By Al Jazeera,
South Sudan marked the fifth year of its creation with violence and death, teetering on the edge of collapse and humanitarian disaster. This latest bout killed hundreds, displaced thousands and has put into question the fate of the government and the role of the United Nations there.
A shaky ceasefire is in place between the troops of President Salva Kiir and Vice President Riek Machar in the capital city of Juba. Both leaders say they back the peace process brokered by foreign powers earlier this year. But the ethnic conflict and power struggle between the factions has created a series of more complicated issues like corruption, unprecedented levels of food insecurity and economic turmoil.
Reports from outside Juba are of extreme violence and a rising death toll. Do Kiir and Machar have the ability to stop the fighting, or is intervention by the international community needed?
On the next Stream, we discuss what it will take to resolve this latest crisis, and bring a lasting peace to South Sudan.
On today’s episode, we speak to Brian Adeba @kalamashaka, associate Director of Policy, Enough Project; Emmanuel Jal @EmmanuelJAL, Musician and peace activist; James Gatdet Dak @JamesGatdetDak, Spokesperson of Vice President Riek Machar and Ateny Wek Ateny, South Sudan presidency spokesman.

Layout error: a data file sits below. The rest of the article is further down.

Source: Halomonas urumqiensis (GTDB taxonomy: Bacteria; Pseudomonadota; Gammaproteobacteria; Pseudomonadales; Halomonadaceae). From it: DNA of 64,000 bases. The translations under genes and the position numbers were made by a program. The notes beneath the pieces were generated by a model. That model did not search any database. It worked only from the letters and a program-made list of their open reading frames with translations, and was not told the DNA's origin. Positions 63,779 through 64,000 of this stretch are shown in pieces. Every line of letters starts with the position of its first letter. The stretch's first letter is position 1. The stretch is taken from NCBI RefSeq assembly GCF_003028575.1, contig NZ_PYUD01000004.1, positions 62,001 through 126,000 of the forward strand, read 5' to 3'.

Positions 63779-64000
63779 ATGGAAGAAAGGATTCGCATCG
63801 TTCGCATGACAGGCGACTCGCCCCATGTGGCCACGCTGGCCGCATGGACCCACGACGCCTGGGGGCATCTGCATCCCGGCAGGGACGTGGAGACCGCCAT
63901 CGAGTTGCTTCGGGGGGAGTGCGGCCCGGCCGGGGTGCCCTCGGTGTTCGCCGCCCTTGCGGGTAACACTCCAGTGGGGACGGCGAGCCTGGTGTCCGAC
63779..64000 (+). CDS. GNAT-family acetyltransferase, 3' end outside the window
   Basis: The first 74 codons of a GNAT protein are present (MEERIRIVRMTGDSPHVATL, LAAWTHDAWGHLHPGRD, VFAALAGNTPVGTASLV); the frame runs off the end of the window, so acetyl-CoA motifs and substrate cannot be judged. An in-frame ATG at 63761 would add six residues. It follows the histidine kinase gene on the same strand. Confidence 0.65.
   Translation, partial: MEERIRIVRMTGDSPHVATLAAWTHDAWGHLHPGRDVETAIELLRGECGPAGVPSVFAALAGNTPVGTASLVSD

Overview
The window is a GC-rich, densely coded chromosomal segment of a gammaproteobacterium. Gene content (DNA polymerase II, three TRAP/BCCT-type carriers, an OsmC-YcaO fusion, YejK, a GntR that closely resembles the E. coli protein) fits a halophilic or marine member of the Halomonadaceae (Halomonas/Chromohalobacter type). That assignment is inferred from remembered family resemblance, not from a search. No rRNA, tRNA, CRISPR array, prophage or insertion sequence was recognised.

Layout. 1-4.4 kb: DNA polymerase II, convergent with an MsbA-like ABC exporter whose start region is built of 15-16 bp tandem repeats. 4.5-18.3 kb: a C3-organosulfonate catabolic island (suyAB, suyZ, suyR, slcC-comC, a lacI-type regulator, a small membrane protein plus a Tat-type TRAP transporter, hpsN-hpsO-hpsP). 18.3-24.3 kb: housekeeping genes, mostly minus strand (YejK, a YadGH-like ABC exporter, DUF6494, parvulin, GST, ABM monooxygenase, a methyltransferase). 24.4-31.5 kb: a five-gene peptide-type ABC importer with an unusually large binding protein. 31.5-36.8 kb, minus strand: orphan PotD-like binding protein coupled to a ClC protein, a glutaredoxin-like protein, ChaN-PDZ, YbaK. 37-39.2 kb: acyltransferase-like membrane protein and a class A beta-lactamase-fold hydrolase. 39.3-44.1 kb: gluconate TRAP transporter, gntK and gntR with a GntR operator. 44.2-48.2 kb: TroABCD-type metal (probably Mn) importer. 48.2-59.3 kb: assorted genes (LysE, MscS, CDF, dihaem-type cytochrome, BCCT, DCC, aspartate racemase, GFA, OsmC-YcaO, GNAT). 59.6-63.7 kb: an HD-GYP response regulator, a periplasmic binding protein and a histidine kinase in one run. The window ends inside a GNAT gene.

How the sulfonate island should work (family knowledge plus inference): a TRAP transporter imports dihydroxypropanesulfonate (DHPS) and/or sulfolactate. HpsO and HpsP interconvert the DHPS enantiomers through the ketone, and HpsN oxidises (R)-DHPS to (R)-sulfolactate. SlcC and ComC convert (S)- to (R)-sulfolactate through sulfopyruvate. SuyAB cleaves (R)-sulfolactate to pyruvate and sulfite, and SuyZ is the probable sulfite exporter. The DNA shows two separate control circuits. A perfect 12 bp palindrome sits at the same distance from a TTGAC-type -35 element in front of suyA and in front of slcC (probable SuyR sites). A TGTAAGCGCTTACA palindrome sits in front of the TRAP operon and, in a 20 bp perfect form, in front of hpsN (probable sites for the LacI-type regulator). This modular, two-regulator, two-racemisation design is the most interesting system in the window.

Asked if the current leadership would accept a third force, James Gatdet Dak, Machar’s spokesperson, said the first vice president would only accept an intervention from the United Nations Mission in South Sudan (UNMISS). “Any other force we will not accept it.”
“[We] would only accept an intervention from the United Nations Mission in South Sudan (UNMISS). “Any other force we will not accept it.” First Vice President Riek Machar.
Ateny Wek Ateny, Kiir’s spokesperson, said an outside force was unnecessary. “The two leaders can work perfectly well. President Salva Kiir said it on Monday – first vice president Machar is still his first vice president and they are determined to implement the peace agreement.”
Ateny pointed out that there are already 12,000 UN troops in South Sudan “who have not done anything” so questioned why increasing the number of foreign troops would help the situation. “A third party force will not be acceptable because it will just aggravate the situation in South Sudan.”
“A sovereign state cannot be invaded without its consent. For any force, we must be consulted.” President Salva Kiir
Ateny also blamed the current crisis on international interference in the last peace agreement. “Last time the international community failed to accept the advice we gave them. We said two armies will not be workable… If the first vice president is also to accept that he is part of the government, he shouldn’t have his own forces. Now it was seen on Friday how devastating is having two armies.”